Youngsville couple chooses decorations over gifts

mhankerson@newsobserver.comDecember 26, 2013 

— Just north of here, on the Wake County line, David Hockaday and his wife, Debbie Hockaday have found a way to save some money during the holidays: light up their house.

David Hockaday said his home’s decorations are how he and his wife celebrate Christmas in a time when money is tight and their sons have grown up and moved out.

“In the last few years, the economy’s been really hard on us so we don’t really do the gifting thing,” he said. “(My wife) bakes, we have several good meals and enjoy the fellowship and that’s really what it’s all about.”

The Hockadays’ Christmas lights display have been several years in the making. They’ve lived in their home for 20 years. Hockaday said this year is the biggest they’ve ever been, with a lit tree tower in the front year, lit garland on the porch bannister and three small Christmas trees inside the home.

“We like it all,” Hockaday said. “We like lots of lights. ... Ever since (my wife) Debbie and I have been married, (we’ve been) adding a little more each year.”

This year, he estimates they have somewhere between 9,000 to 10,000 individual lights on their home off River Dare Avenue. They use energy efficient lights, too, so it only adds about $50 extra to their electric bill.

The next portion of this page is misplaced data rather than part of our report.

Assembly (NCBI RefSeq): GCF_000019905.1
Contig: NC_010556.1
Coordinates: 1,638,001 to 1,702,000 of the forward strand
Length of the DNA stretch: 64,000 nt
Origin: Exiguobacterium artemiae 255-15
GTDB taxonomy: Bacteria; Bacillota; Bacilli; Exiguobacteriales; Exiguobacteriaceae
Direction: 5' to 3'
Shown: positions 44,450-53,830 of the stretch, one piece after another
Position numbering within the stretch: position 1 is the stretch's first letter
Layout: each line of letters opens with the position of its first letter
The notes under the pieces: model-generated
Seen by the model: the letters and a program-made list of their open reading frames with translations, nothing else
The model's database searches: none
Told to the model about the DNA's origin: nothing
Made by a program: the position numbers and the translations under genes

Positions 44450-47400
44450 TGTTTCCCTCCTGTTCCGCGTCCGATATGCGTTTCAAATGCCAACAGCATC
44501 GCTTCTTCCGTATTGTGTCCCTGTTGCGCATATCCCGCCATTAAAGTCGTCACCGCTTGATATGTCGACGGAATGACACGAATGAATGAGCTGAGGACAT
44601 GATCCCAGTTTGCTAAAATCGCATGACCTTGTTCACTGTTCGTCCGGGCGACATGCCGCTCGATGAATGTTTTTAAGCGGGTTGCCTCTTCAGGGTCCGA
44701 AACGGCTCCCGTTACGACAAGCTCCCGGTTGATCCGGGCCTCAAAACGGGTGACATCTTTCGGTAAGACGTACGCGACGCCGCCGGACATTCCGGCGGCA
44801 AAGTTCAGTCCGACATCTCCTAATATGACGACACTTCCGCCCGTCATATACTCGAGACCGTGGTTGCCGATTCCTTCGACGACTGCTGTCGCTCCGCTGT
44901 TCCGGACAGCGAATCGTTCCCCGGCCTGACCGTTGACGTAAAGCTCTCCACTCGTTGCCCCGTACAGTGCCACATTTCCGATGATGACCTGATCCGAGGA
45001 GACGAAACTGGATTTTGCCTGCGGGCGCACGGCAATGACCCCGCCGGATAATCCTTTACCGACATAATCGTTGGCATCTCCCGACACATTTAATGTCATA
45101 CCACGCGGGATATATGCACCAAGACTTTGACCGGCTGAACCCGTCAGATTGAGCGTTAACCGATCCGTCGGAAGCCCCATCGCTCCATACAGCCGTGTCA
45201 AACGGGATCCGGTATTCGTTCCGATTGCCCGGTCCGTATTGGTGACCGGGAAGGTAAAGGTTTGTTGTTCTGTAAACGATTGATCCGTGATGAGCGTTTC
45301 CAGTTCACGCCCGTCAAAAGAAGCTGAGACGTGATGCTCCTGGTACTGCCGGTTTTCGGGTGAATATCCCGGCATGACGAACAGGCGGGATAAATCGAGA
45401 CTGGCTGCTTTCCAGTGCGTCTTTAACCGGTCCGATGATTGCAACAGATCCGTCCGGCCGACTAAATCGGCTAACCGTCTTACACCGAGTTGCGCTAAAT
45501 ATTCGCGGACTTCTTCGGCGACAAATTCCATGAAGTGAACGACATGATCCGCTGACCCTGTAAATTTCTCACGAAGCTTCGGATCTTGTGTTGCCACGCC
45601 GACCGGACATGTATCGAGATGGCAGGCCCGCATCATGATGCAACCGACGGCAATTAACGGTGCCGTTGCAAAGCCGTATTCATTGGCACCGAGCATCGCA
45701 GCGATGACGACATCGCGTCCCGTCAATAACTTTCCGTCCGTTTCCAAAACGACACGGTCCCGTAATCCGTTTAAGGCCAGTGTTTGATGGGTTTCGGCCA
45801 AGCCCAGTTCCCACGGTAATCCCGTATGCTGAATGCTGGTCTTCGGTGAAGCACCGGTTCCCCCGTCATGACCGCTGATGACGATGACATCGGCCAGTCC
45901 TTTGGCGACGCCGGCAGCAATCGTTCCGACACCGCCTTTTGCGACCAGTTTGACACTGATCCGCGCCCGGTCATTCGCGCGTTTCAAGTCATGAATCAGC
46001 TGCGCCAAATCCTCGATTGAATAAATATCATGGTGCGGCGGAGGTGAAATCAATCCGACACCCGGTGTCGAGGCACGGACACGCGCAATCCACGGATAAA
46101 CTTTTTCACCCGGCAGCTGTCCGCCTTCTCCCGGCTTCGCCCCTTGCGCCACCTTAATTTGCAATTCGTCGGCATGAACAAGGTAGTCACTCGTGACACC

Their decorating process is usually a two-day endeavor. It starts by laying out all the lights in the garage and turning them on for a few hours to make sure none are going to burn out.

That saves a trip up a ladder, Hockaday said.

After they check and repair their lights, the process of putting them up begins.

“It’s a nice family project, we just put the music on and enjoy it,” Hockaday said.

A year of planning

The Hockadays save more money on their holiday celebrations by shopping for additions to their decorations after Christmas, not before or during the height of holiday shopping. They look for clearance sales and begin planning about a year in advance.

According to David Hockaday, his wife, Debbie, has already started thinking about next year.

“Debbie wants to add another tree,” he said. “I do love live trees (and) we've got some really nice artificial trees and she's decided to put a tall one in the living room.”

Right now, they have a lit tree tower in the front yard, a small tree on their front porch, one in their living room and one in their bedroom.

While the Hockadays shop for lights, they also bring back one aspect of Christmas they’ve pared down since the economy slowed: gift-giving.

The couple doesn’t usually buy gifts for each other, but they do take advantage of after-Christmas sales, David Hockaday said.

“We'll go out and shop for each other right after Christmas, just picking up things as they go on clearance,” he said.

Although their gifting may seem small, the Hockadays spend their time during the holidays with friends and family, a much more valuable gift, Hockaday said.

“We have a lot of neighbors that come by (and) we do get together and cook and enjoy the company of some of the nighebors,” he said.

Hankerson: 919-829-4826; Twitter: @easternwakenews

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